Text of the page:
There are many problems with using the cost the cost approach to value IP. Probably the most significant is that the cost approach fails to reflect the IP’s earnings potential, and the value of intellectual property is derived from its earning potential.
In effect, the cost approach assumes that the fair value of the asset will be the same as its cost. However, cost does not equate to value. One invention might make it big; another with a similar investment might find little market acceptance. Clearly they do not have the same value.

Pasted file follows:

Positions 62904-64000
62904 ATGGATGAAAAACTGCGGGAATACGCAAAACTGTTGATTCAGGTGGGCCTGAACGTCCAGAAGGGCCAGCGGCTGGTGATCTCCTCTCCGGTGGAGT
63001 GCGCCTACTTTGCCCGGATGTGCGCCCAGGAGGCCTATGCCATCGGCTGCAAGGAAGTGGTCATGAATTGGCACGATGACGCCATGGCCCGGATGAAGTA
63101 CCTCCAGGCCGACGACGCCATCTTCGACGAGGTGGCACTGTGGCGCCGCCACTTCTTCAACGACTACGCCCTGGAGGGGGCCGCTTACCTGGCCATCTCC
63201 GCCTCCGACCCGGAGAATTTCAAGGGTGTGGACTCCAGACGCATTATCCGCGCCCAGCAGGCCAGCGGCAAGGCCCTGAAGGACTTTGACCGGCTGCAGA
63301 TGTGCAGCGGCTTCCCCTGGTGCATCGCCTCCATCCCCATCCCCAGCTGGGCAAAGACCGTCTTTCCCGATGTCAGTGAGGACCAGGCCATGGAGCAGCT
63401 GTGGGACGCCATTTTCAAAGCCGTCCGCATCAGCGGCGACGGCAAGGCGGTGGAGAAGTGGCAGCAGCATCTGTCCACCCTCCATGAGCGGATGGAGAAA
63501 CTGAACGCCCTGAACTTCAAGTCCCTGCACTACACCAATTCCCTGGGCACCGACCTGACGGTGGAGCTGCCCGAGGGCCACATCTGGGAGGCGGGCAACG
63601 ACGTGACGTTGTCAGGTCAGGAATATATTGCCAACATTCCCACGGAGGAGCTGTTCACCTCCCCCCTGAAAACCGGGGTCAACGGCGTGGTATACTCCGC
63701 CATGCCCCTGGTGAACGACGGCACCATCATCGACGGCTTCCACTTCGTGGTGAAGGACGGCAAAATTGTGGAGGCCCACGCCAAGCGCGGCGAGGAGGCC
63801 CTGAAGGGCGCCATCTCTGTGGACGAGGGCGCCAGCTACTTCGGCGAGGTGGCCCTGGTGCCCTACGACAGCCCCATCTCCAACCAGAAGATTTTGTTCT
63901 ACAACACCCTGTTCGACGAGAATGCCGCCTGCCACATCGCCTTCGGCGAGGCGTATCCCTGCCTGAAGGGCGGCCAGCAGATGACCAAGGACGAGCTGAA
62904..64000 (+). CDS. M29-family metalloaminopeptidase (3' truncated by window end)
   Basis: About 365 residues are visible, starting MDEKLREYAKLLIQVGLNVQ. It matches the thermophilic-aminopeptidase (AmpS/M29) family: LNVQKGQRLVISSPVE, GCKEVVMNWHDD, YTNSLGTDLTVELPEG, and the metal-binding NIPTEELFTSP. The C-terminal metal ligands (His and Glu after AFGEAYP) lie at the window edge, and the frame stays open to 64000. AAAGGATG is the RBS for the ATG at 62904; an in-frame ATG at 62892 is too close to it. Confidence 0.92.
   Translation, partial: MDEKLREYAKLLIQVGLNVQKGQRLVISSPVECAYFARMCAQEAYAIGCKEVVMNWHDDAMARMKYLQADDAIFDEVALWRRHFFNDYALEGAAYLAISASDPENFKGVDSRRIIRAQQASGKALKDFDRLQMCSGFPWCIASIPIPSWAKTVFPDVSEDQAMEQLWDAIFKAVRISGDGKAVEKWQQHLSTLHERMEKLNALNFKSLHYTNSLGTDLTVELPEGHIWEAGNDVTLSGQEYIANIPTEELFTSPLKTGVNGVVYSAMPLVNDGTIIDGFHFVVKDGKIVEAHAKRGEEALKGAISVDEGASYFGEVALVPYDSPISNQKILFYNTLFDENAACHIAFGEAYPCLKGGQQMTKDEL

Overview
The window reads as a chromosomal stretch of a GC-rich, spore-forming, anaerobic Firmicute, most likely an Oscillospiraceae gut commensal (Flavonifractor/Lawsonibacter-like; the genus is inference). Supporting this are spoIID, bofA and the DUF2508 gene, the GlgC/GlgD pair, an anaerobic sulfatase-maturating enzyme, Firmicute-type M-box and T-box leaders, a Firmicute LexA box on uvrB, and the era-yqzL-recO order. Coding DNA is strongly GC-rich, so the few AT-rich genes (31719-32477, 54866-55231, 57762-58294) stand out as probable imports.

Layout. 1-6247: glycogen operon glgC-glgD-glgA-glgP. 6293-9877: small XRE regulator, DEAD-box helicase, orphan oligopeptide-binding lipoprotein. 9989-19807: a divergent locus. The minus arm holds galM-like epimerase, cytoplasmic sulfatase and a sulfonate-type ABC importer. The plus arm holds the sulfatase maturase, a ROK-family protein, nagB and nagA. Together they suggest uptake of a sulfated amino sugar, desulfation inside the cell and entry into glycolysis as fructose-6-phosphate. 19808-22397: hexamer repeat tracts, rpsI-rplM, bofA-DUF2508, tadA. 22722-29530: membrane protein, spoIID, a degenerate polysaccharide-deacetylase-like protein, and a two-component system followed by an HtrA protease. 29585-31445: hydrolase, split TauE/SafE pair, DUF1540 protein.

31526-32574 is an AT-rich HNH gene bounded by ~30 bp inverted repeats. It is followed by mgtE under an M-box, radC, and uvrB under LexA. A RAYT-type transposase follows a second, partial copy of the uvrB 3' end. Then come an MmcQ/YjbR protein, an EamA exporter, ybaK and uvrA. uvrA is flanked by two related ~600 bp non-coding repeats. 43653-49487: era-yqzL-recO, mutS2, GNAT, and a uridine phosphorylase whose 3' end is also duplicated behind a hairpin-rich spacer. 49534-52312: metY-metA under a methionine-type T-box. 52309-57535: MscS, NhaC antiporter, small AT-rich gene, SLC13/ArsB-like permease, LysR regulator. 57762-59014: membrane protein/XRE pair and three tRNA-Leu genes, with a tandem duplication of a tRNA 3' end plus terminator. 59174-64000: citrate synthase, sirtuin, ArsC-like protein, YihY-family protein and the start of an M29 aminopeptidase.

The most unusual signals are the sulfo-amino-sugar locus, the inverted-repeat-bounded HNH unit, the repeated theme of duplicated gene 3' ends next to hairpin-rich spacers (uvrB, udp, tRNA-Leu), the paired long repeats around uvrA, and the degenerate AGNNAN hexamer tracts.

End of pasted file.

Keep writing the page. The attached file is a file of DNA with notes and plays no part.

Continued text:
If the IP has significant income upside in a growing market, the cost method will likely understate its value by quite a bit. If research and development has been inefficient or lengthy, or if the market potential is lacking, the cost method may well overstate the IP value.